Companies Turn to New CEOs

In 2012, the world’s largest 2,500 public companies were very active in putting in place the leaders they need: 15.0 percent of CEOs at those companies left office last year, up from 14.2 percent in 2011. This is the second-highest rate of CEO turnovers in the 13-year history of the Booz study conducted by Ken Favaro, Per-Ola Karlson, and Gary L. Nelson. The 2012 study saw the largest share of planned CEO successions in all the years Booz examined the group. Planned successions (as opposed to CEOs who were forced out or who lost their jobs because of an acquisition) accounted for 72 percent of all turnovers in 2012, up from 46 percent in 2006. This suggests that companies are working more thoughtfully than ever to ensure they put in place new leaders who will best serve the company for years to come. Who are those leaders? For the most part, they are familiar faces: Companies promoted insiders (people already at the company) 71 percent of the time—and a quarter of all new leaders had worked at the same company for their whole career; 81 percent of new CEOs were from the same country where the company’s headquarters was located; and 95 percent were men.

The following are excerpts from the report’s main findings:

    • Companies are actively generating CEO successions and working thoughtfully to ensure they get the leaders they need, after a steep fall in turnovers during the recent recession.
      – In 2012, the 2,500 largest public companies in the world generated the second-highest turnover rate since 2000: 15.0 percent.


    • With this rate following last year’s 14.2 percent rate, CEO turnover is restabilizing around its historical level after a significant dip during the recent recession. The 2012 rate is slightly higher than the eight-year historical average of just over 14 percent.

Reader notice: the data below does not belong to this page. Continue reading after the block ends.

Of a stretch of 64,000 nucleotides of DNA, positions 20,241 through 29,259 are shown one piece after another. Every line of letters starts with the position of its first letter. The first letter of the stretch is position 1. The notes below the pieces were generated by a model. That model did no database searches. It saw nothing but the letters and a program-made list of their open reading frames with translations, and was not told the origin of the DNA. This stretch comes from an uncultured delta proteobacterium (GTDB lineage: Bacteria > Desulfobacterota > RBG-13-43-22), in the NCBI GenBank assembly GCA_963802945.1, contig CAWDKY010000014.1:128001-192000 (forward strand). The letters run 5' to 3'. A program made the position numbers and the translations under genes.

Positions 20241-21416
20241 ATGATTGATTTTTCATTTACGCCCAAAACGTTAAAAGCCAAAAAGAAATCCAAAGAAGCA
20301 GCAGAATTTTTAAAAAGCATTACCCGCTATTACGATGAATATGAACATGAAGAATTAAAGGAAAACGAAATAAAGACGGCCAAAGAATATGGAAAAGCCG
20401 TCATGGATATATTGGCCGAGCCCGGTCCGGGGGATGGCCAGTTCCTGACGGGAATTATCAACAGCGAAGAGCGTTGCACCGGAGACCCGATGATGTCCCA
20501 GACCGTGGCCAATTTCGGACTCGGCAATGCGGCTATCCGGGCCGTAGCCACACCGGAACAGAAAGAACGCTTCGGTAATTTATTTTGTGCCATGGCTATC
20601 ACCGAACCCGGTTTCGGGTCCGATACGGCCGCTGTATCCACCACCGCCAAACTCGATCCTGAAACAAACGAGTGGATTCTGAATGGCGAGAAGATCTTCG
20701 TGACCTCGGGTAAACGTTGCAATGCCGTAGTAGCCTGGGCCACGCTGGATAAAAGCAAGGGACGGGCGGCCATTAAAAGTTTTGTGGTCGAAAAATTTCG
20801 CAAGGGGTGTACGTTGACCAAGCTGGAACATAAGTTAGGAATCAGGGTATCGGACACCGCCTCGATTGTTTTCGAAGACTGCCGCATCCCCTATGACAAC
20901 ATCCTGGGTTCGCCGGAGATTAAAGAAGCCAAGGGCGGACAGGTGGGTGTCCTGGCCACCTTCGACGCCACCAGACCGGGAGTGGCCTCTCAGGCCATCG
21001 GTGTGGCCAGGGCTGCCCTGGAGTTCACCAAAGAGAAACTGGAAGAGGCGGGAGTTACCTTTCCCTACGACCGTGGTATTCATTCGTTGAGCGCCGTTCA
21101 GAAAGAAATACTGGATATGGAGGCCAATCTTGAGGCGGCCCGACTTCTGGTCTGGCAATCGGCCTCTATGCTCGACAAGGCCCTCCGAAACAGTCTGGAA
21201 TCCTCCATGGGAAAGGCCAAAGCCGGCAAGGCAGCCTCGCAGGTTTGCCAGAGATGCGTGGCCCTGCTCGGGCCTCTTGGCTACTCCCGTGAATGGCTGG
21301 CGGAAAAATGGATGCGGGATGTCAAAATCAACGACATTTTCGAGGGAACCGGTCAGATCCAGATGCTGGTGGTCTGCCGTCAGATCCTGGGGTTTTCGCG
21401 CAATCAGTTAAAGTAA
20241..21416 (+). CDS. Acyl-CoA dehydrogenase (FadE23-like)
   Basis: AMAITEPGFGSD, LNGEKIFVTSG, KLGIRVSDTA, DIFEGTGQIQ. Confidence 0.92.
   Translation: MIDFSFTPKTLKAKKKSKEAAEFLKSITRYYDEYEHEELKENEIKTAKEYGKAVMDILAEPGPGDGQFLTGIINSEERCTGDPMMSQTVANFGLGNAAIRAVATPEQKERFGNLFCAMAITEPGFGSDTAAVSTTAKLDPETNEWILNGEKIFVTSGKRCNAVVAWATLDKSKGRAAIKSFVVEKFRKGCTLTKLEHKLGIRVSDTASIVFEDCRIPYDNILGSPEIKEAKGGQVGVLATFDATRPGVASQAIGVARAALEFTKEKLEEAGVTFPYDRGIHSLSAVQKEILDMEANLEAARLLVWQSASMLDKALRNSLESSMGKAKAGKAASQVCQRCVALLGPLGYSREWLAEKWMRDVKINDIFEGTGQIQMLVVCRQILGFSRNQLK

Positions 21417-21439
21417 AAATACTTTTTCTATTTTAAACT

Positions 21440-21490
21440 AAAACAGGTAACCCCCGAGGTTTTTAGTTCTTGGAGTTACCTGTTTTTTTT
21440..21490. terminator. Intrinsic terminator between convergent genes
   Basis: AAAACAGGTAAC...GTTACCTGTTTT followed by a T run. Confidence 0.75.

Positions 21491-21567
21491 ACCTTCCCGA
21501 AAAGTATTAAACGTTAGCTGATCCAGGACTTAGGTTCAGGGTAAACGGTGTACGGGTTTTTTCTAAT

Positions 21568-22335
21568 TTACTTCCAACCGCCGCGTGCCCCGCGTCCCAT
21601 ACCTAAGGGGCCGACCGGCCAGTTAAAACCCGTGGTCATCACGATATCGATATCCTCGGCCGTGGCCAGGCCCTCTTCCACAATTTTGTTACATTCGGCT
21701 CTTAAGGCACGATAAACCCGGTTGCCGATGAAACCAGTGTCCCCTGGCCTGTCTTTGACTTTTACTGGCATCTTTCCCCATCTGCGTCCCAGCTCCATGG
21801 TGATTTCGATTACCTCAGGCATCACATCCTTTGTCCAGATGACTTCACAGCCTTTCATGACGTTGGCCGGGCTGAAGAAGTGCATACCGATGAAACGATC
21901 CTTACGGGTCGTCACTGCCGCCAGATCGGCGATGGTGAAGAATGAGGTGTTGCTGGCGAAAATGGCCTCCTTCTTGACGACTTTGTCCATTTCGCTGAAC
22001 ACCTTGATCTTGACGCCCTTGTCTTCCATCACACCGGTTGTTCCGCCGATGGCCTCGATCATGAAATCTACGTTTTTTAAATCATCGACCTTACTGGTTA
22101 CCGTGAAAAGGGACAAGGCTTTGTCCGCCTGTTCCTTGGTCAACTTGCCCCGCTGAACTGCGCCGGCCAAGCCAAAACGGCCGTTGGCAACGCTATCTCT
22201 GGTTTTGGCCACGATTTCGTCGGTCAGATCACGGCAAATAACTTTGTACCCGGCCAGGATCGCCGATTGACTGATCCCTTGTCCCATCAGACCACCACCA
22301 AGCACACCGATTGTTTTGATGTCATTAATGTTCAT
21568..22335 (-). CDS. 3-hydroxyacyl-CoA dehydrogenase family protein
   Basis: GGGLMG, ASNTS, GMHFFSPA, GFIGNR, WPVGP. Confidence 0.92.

• The highest turnover rate in the history of the study was 15.4 percent in 2005, which followed close on the heels of low rates during the recession of the early2000s.
      – Companies are increasingly planning their successions, seeking to build on the leadership stability most have enjoyed as the economy has improved.


    • From a low of 46 percent in 2006, the share of turnovers that were planned has risen steadily, to 72 percent in 2012. This is the highest share of planned turnovers since Booz & Company began the study in 2000. The share of planned turnovers this year may be so high in part because some companies postponed a transition during the worst of the crisis and are now feeling able to manage a change.


  • Turnovers related to M&A accounted for only 9 percent of all turnovers in 2012, the lowest share ever. This is simply a result of the overall low rate of major deals in 2012.

    • Forced turnovers, at 19 percent of all turnovers in 2012, are their second-lowest share ever, and the fourth-lowest rate ever. This is another sign that companies are now able to take a thoughtful approach to transitions: They are stable enough to force someone out if they need to, but in general they have the leaders they want or the time to allow a CEO to improve performance


    • The report examined the professional backgrounds of the incoming class of CEOs. The data suggests that the “global CEO” is more mythical than real—indeed, companies often seek familiarity in a new CEO.
      – With 300 incoming CEOs, this is the largest class since we started our study in 2000.
      – Most companies are actively focusing on developing the leaders they need: 71 percent of new CEOs in 2012 are insiders—people who were promoted from within.
      – Though the companies we studied are large ones, most of which operate on a global scale, they tend to stick close to home when picking a CEO. In 2012, 81 percent of companies that hired a CEO chose one from the same country where company head-quarters is located, and an additional 9 percent hired a CEO from a different country but the same region as headquarters.
      – 55 percent of this year’s new CEOs joined their current company from one in the same industry, whether they did so as CEO or in another position.


    • Another way in which the new class of CEOs is familiar is gender: Only 5 percent of the incoming CEOs in 2012 are women—a notable rise from the 3 percent average over the prior three years, but still a tiny share.


    • In terms of educational background, 29 percent of new CEOs in 2012 have an MBA. The median age of those with an MBA was 52, two years lower than for those without, suggesting that taking time out to earn an MBA may speed up a career in the long run.


  • In 2012, the hiring done by the 250 largest companies was a little different from that of smaller ones (the bottom 2,250): The larger companies’ incoming CEOs were more often insiders (83 percent vs. 69 percent), more often had experience in different regions than company headquarters (52 percent vs. 44 percent), and more often had MBAs (41 percent vs. 28 percent).



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